Yea if a blog is full article that is 10 things this and top 3 that than that would be annoying. I guess anything that is over use is annoying.

  35. Dean Saliba says:

    Very good article. My personal blogs gets a lot of traffic because I am very controversial with my comments and statements. :)

  36. Writing longer articles i some thing which made me afraid some times but my mind has been changing by the time and i feel it correct.

  37. Vivek Parmar says:

    great and unique content but not should be too lenghty. if its too lenghty then break that article into points so that readers can easily get what they love to see on your blog.

  38. Reef Light says:

    Great tips! Creating compelling and “viral” content is always on the wish list – it’s tough to do this consistently. Can’t wait to use some of these tactics on the next article!

  39. Cuong Nguyen says:

    Before I start, under “Is it broke? Report it!” I think you have a mistake on the sentence, “Your article is also likely to gain favor with Google for being one of the first t report that topic.”

    I just want to say thank you for this great article. As a starter this blog is a great source for me to improve my writing style and content. It’s really funny that I started blogging because I suck at writing but I enjoy making a website and giving people tips and tricks. So this is like a challenge for me and a good way to improve my weakness.

  40. That was a very good written article. I never wrote any content trying to make it a link bait. But after reading this article I can see how it can pay of. You can spend one month reading other people’s articles and posting comments. It will get you a few dozen or may be a hundred back links. Or you can write something very original and get thousands of back links in a week.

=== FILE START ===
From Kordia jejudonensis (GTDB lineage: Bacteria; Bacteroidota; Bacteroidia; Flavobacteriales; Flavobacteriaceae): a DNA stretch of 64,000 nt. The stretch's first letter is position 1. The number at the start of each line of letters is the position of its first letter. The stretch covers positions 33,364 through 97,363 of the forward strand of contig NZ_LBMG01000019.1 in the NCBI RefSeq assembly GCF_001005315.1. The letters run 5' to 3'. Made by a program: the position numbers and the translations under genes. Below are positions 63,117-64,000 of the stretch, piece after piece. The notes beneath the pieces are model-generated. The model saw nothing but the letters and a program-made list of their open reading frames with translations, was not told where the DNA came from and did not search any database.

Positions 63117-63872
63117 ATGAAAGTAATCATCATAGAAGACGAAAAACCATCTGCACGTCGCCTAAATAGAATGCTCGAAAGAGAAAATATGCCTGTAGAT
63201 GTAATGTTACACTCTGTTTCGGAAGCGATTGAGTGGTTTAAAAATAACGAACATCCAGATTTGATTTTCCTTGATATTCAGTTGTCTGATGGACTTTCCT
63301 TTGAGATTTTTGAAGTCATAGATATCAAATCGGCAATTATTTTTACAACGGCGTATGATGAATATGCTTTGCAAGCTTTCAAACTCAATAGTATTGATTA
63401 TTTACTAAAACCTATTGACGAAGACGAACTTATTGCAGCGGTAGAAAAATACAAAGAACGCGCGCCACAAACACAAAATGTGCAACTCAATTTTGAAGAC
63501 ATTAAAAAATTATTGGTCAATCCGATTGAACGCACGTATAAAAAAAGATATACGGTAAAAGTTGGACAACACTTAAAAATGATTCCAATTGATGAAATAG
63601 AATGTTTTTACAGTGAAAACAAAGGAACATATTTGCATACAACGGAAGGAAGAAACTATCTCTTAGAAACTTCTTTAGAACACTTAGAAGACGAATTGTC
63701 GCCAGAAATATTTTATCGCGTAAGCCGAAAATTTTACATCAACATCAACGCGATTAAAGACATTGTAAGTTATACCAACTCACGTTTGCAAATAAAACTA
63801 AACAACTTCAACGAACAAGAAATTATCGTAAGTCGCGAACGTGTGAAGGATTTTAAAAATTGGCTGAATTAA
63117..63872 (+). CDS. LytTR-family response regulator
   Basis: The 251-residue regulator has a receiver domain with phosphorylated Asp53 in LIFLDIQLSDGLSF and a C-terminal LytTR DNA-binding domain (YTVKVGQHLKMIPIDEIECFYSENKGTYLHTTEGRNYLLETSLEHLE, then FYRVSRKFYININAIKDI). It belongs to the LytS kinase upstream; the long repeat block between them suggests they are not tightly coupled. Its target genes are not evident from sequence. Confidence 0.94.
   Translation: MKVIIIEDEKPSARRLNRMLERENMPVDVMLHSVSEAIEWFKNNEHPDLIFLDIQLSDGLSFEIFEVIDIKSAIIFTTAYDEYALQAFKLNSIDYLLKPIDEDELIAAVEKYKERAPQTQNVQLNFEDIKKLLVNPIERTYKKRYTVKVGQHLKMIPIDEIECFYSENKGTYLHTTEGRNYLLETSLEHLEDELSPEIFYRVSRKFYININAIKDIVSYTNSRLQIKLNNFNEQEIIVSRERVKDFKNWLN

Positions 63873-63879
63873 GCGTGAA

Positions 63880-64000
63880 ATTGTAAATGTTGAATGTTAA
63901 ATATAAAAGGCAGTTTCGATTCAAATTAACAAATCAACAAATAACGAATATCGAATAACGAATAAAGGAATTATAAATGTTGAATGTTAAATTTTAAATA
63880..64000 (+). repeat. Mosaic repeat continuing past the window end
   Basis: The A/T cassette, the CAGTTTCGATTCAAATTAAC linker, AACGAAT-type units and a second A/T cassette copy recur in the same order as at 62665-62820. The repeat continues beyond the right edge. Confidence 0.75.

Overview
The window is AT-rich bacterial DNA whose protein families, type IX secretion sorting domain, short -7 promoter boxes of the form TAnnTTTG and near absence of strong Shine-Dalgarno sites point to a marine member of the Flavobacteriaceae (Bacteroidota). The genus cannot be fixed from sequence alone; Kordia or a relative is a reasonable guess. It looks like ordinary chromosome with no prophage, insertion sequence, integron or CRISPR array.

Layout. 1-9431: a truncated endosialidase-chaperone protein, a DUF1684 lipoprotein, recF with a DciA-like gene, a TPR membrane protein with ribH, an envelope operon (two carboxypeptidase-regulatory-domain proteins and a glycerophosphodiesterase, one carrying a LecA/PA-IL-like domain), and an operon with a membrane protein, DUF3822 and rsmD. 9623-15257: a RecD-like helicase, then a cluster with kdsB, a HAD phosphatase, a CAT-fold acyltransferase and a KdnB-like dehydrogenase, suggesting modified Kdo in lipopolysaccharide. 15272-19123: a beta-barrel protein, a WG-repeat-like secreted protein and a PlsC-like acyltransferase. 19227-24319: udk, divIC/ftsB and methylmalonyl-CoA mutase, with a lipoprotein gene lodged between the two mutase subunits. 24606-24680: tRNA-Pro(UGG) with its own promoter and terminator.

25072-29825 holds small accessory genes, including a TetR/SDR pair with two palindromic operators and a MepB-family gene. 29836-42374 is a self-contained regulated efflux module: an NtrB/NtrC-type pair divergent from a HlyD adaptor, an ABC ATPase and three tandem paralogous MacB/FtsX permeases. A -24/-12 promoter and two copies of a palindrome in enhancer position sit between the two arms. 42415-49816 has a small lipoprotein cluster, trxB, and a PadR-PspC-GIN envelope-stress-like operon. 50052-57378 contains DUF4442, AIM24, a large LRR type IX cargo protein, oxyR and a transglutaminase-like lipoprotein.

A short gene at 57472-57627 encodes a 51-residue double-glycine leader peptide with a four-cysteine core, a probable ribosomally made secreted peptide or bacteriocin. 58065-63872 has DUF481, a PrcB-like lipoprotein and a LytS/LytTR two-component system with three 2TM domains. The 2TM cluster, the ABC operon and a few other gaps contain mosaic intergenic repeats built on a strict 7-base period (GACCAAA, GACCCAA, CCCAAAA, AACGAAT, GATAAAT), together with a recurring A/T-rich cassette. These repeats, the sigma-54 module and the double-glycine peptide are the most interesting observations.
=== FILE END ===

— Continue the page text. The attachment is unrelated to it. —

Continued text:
41. Marcie says:

    I never thought about contests being link bait but it makes so much sense. And you totally have to add value. Someone linked to one of my articles on my business blog and was ecstatic! That motivated me to do continue to do them. This was very timely.

  42. I enjoyed the article on Link Baiting, but I would tend to agree with some of your readers that the content is just as important as the Bait. I feel that establishing long term relationships with your readers, friends, and colleagues is especially important to create longevity in relation to the world of Blogging as we know it has evolved today.

  43. Byron Davis says:

    I really like the “contest” concept. My wife has recently started doing contest and I see how they can be very good link bait. I have become a believer.

  44. Great tips. The main problem I always find with link baiting though is actually promoting the content itself, needless to say you need to have the necessary traffic levels behind you before being able to send something viral. Building a working Digg account aint’ an easy task ;)

    You can have the greatest page of content to ever grace the web, but if no-one reads it then no-one shares it, if no-one shares it stays stale. Great link bait, IMO, needs traffic to make it into great link bait.

  45. Geek Face says:

    Interesting post here thanks. Blogging lists though for me are all to common now so when I see one I’m not that fussed by it.

  46. x-tra says:

    Another great post. Thanks for sharing.

  47. Betty says:

    Yes it is amazing how some articles can go viral. I have observed some of my articles that I did not think was as great as others would get more views ad comments than others.

  48. Well done, and thanks for the simple-to-follow guidelines, Brandon. Copywriting improvement is my focus for 2011, and this post will help me advertise my content better through effective headlines and subjects, not to mention improving the quality of the content itself. Much appreciated …

    Best,
    Scott